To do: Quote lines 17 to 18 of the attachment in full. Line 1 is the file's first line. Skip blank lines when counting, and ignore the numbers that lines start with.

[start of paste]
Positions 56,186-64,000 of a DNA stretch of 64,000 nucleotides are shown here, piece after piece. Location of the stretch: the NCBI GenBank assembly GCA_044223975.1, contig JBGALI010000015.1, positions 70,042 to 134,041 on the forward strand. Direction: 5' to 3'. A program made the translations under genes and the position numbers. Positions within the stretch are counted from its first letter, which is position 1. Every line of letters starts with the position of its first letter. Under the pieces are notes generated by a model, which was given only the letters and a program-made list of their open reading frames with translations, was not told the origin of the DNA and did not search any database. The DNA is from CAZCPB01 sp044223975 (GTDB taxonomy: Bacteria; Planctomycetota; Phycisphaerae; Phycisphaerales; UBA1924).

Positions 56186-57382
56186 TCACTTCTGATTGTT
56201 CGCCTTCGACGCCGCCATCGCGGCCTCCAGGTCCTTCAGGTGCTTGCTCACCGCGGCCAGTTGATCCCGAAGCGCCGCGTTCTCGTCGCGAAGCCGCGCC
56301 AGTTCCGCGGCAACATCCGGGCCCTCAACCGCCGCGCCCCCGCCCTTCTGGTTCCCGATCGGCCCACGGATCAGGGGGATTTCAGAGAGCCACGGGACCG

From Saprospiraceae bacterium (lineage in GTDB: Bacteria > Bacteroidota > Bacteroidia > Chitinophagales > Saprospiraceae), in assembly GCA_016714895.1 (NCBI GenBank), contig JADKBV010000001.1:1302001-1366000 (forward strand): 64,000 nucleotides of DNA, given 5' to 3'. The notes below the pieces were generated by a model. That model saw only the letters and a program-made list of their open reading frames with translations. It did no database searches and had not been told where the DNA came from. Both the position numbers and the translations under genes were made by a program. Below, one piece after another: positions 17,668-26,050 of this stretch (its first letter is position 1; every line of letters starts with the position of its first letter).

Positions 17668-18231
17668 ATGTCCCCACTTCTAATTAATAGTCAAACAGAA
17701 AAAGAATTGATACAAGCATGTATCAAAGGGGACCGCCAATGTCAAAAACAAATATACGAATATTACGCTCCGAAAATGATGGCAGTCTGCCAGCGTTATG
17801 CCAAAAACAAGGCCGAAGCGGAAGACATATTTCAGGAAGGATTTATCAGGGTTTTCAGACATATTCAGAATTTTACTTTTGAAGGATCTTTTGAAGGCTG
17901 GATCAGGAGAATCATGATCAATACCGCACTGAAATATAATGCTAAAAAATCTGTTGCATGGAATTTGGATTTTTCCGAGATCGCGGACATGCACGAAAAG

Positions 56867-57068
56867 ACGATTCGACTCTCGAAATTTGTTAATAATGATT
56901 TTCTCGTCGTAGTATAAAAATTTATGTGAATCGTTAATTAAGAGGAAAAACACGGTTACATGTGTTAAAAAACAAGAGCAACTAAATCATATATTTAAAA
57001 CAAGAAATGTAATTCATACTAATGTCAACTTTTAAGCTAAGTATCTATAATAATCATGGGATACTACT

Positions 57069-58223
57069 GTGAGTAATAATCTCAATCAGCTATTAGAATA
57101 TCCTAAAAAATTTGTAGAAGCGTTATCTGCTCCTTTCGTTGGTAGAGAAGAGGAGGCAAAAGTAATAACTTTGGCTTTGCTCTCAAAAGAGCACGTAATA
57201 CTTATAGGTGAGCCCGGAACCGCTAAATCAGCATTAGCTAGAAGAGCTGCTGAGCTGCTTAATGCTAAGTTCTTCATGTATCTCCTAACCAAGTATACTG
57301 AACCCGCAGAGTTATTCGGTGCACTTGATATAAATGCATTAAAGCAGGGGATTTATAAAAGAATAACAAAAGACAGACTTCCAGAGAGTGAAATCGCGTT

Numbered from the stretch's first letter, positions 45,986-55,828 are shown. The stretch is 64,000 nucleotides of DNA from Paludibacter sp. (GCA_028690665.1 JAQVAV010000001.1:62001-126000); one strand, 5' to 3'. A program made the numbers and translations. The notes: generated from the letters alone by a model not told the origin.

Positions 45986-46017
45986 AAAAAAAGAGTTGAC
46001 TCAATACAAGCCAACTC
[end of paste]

57069 GTGAGTAATAATCTCAATCAGCTATTAGAATA
57101 TCCTAAAAAATTTGTAGAAGCGTTATCTGCTCCTTTCGTTGGTAGAGAAGAGGAGGCAAAAGTAATAACTTTGGCTTTGCTCTCAAAAGAGCACGTAATA